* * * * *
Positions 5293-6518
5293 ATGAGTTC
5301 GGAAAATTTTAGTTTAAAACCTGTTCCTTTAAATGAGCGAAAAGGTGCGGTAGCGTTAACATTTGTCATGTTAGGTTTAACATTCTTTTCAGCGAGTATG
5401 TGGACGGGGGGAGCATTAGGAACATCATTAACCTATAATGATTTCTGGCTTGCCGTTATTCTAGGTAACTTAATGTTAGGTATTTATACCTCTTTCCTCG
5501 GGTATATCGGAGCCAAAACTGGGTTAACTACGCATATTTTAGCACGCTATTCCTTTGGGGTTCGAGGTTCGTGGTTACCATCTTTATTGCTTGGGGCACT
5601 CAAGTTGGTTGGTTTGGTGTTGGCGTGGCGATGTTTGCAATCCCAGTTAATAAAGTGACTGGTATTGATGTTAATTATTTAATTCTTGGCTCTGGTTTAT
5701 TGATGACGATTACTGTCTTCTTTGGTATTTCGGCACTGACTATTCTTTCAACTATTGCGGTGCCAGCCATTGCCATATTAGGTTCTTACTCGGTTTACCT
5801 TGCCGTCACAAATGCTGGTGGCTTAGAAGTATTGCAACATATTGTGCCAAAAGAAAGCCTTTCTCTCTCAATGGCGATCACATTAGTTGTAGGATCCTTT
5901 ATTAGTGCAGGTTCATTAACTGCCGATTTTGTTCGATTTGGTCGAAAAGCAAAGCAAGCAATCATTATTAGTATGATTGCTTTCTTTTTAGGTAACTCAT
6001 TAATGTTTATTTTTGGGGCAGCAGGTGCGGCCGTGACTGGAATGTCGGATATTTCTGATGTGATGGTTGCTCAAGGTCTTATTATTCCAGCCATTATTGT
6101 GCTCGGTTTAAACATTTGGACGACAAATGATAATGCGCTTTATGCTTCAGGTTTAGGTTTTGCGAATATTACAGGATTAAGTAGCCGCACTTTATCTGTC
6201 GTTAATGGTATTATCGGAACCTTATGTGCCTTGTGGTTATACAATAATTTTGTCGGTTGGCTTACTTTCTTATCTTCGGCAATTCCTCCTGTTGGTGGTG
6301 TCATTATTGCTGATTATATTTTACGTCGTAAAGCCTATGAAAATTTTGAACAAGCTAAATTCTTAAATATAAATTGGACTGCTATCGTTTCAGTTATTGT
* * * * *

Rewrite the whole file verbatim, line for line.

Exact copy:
Positions 5293-6518
5293 ATGAGTTC
5301 GGAAAATTTTAGTTTAAAACCTGTTCCTTTAAATGAGCGAAAAGGTGCGGTAGCGTTAACATTTGTCATGTTAGGTTTAACATTCTTTTCAGCGAGTATG
5401 TGGACGGGGGGAGCATTAGGAACATCATTAACCTATAATGATTTCTGGCTTGCCGTTATTCTAGGTAACTTAATGTTAGGTATTTATACCTCTTTCCTCG
5501 GGTATATCGGAGCCAAAACTGGGTTAACTACGCATATTTTAGCACGCTATTCCTTTGGGGTTCGAGGTTCGTGGTTACCATCTTTATTGCTTGGGGCACT
5601 CAAGTTGGTTGGTTTGGTGTTGGCGTGGCGATGTTTGCAATCCCAGTTAATAAAGTGACTGGTATTGATGTTAATTATTTAATTCTTGGCTCTGGTTTAT
5701 TGATGACGATTACTGTCTTCTTTGGTATTTCGGCACTGACTATTCTTTCAACTATTGCGGTGCCAGCCATTGCCATATTAGGTTCTTACTCGGTTTACCT
5801 TGCCGTCACAAATGCTGGTGGCTTAGAAGTATTGCAACATATTGTGCCAAAAGAAAGCCTTTCTCTCTCAATGGCGATCACATTAGTTGTAGGATCCTTT
5901 ATTAGTGCAGGTTCATTAACTGCCGATTTTGTTCGATTTGGTCGAAAAGCAAAGCAAGCAATCATTATTAGTATGATTGCTTTCTTTTTAGGTAACTCAT
6001 TAATGTTTATTTTTGGGGCAGCAGGTGCGGCCGTGACTGGAATGTCGGATATTTCTGATGTGATGGTTGCTCAAGGTCTTATTATTCCAGCCATTATTGT
6101 GCTCGGTTTAAACATTTGGACGACAAATGATAATGCGCTTTATGCTTCAGGTTTAGGTTTTGCGAATATTACAGGATTAAGTAGCCGCACTTTATCTGTC
6201 GTTAATGGTATTATCGGAACCTTATGTGCCTTGTGGTTATACAATAATTTTGTCGGTTGGCTTACTTTCTTATCTTCGGCAATTCCTCCTGTTGGTGGTG
6301 TCATTATTGCTGATTATATTTTACGTCGTAAAGCCTATGAAAATTTTGAACAAGCTAAATTCTTAAATATAAATTGGACTGCTATCGTTTCAGTTATTGT